• 1/4 teaspoons xanthan gum, optional

Instructions

  1. Prepare for fermenting by washing a fermentation vessel with soap and hot running water. Set aside to dry.
  2. Coarsely dice 3/4 to 1 pound of peppers, 1/4 of a yellow onion, and slice 4-6 garlic cloves. Add all ingredients to the fermentation vessel.
  3. Combine 2 cups of room-temperature water with 1 tablespoon of sea salt. Stir until completely dissolved.
  4. Pour salt brine into the fermentation vessel until the contents are just covered.
  5. Weigh down the ingredients before securing the lid tightly. Set it aside to ferment. Keep your ferment somewhere where you'll see it daily to observe and open the lid and burp it but keep it away from direct sunlight. If you're using an airlock lid or pickle pipe, burping is unnecessary. After a few days, you should start to notice fermenting activity. There will be small bubbles that rush to the top of the jar when you tap it, the jar may hiss slightly when opened, the color of the peppers will dull, the brine will be cloudy, and the brine may leak over the top of the jar and run down the sides.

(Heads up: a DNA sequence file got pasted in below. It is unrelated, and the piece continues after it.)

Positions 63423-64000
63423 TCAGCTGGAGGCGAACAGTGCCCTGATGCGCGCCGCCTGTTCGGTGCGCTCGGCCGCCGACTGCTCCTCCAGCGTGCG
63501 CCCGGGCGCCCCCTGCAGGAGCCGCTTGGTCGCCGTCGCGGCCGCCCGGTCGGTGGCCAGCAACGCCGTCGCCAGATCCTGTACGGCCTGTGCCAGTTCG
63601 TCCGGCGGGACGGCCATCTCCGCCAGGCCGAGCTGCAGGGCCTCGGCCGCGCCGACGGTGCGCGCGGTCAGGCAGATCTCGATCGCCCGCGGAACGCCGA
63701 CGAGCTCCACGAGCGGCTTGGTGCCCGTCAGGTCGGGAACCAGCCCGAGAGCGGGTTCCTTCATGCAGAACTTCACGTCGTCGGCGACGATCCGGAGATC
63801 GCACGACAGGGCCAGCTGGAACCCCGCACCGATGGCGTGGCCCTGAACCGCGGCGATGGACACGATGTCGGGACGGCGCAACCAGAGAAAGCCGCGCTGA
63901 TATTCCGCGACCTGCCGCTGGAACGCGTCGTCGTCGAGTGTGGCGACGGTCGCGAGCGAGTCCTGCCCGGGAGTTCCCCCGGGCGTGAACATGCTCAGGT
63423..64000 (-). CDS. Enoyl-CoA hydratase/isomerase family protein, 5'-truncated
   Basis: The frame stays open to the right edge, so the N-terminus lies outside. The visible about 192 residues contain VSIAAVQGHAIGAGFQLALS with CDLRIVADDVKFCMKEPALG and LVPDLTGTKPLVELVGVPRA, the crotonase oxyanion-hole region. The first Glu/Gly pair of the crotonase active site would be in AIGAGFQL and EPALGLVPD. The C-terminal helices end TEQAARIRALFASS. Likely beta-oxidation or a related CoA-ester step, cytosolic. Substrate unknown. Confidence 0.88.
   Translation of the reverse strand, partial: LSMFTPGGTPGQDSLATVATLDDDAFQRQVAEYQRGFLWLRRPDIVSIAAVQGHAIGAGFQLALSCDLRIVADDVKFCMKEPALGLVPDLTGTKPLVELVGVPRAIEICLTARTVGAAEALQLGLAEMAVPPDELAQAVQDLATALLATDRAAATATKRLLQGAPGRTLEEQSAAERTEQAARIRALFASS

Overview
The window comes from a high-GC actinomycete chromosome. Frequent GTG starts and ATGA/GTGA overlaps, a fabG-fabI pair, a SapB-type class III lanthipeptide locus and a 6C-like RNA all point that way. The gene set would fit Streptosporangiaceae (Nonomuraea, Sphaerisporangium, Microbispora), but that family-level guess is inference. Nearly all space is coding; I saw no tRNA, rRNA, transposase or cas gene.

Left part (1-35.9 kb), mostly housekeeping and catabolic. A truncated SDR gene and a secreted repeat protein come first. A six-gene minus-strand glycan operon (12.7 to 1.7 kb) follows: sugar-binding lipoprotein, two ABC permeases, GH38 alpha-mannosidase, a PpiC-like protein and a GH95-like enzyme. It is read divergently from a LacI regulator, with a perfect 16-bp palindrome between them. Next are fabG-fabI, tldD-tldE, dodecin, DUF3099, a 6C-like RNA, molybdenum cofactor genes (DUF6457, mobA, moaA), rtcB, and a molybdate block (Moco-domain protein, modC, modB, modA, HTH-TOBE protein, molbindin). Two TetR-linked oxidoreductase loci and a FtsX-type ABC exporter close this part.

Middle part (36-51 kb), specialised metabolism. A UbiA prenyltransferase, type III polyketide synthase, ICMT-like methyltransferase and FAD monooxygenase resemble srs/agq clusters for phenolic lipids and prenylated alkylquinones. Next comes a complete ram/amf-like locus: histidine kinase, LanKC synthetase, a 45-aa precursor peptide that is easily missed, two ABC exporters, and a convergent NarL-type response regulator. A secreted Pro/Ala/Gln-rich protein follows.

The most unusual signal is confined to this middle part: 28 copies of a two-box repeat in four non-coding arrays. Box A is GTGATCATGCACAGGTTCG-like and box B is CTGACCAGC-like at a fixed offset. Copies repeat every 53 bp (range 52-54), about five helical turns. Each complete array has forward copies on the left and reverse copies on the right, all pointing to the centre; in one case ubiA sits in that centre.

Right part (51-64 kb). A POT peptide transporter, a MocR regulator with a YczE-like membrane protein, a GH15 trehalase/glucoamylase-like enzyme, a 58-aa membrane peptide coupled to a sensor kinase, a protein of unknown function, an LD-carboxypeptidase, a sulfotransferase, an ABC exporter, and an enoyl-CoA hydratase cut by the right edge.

6. Allow the sauce to ferment for 7-14 days. Tasting the contents each day.
  7. Once satisfied with the level of fermentation, strain the contents of the fermentation vessel and reserve the brine.
  8. Blend the peppers, onions, garlic, 1/4 cup of the reserved brine, and 1/4 cup of apple cider vinegar in a high-powered blender or food processor until smooth. If using xanthan gum, add 1/4 teaspoon of xanthan gum to the hot sauce and blend until completely combined. Add more brine to increase the salty flavor or more vinegar to increase acidity until you reach your desired consistency. Optionally, you can run the hot sauce through a fine mesh sieve to make it ultra-smooth. It takes a couple of minutes, but it's worth it.